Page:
A team of Dutch scientists set out to create the perfect piece of chocolate using new 3D printing technology:
An experienced chocolatier heats and cools the emulsion,to create the perfect crystal lattice structure. According to physicist and chocolate shop owner Richard Tango-Lowey, cocoa butter is a six-phase polymorphic crystal. It has a V phase, which can be called ideal: it crackles and melts, and does not crumble. It also gives high-quality chocolates a glossy sheen. But it can take weeks for a piece of such chocolate to fully crystallize. Moreover, phase V crystals are not stable and may change to dull phase IV crystals over time.
The authors of the new work proceeded from the idea thatmost people like it when chocolate crunches when bitten. So they designed a form of chocolate that would be as crunchy as possible. They found that the spiral fits perfectly.
The team then began experimenting withstructures that are as strong as possible when broken in one direction, but brittle and crackle in the opposite direction.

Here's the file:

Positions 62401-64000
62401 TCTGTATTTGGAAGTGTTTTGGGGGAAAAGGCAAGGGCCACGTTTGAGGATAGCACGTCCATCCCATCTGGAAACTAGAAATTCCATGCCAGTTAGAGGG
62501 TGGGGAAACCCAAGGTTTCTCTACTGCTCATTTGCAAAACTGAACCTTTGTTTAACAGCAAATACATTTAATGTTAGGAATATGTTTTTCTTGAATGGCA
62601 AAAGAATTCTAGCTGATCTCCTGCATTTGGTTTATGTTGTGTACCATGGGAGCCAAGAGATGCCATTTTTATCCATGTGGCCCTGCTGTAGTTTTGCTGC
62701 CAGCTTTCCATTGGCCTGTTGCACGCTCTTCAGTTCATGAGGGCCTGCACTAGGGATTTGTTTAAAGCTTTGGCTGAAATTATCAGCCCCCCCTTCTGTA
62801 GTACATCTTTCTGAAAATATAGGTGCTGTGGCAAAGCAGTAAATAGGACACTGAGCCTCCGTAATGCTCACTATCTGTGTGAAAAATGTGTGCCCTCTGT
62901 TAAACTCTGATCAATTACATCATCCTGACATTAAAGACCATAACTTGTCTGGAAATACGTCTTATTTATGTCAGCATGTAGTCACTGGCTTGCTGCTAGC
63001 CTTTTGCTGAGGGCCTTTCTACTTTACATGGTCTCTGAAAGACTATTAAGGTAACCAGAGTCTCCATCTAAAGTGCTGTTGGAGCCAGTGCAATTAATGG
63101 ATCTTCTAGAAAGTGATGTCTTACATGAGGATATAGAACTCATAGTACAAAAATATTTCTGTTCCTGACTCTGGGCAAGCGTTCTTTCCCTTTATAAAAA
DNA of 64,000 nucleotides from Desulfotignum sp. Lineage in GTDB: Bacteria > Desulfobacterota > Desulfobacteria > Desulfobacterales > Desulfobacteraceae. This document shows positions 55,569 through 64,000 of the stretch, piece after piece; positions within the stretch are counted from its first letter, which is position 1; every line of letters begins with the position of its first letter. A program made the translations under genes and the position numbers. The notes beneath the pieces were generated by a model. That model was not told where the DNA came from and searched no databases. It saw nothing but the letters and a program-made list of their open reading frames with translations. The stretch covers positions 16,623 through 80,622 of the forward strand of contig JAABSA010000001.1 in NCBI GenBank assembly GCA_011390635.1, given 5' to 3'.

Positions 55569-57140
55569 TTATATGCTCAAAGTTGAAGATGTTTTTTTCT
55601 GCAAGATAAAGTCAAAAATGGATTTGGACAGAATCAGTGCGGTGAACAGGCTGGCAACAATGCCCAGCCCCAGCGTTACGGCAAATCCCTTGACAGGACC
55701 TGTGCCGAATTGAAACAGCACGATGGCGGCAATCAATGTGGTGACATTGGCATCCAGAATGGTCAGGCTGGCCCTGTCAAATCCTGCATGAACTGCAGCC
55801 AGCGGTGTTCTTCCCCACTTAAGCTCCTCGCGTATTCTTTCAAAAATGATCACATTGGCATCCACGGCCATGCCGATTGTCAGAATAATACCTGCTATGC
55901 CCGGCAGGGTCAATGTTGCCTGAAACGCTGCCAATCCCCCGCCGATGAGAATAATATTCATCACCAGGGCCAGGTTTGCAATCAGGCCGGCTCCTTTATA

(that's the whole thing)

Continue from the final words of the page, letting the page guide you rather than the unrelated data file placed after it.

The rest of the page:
Anisotropic research is an attempt to create chocolates that are super strong when force is applied to one axis and very crunchy when force is applied to the other.
For this, the team decided to use a 3D printer.and print the product on it. It was tempered in a specific way to maximize the formation of phase V crystals. To do this, the authors heated the chocolate to 45°C to destroy all the crystals. It was then allowed to cool with hard pellets until the temperature dropped below 34°C. At this point, the researchers loaded the chocolate into syringes and placed them in the 3D bioplotter cartridges. After that, they tried to print the created forms on a special basis with a temperature of 12 °C.
But the authors ran into a problem:chocolate began to crystallize right in the syringe tube, so the machine had to be constantly recalibrated as the thickness of the printed lines changed. It also got thicker during the printing process, so pressure and speed had to be adjusted as each layer was printed.
The authors stated that in the continuation of the work they plan to correct the problems that appeared during the printing process.
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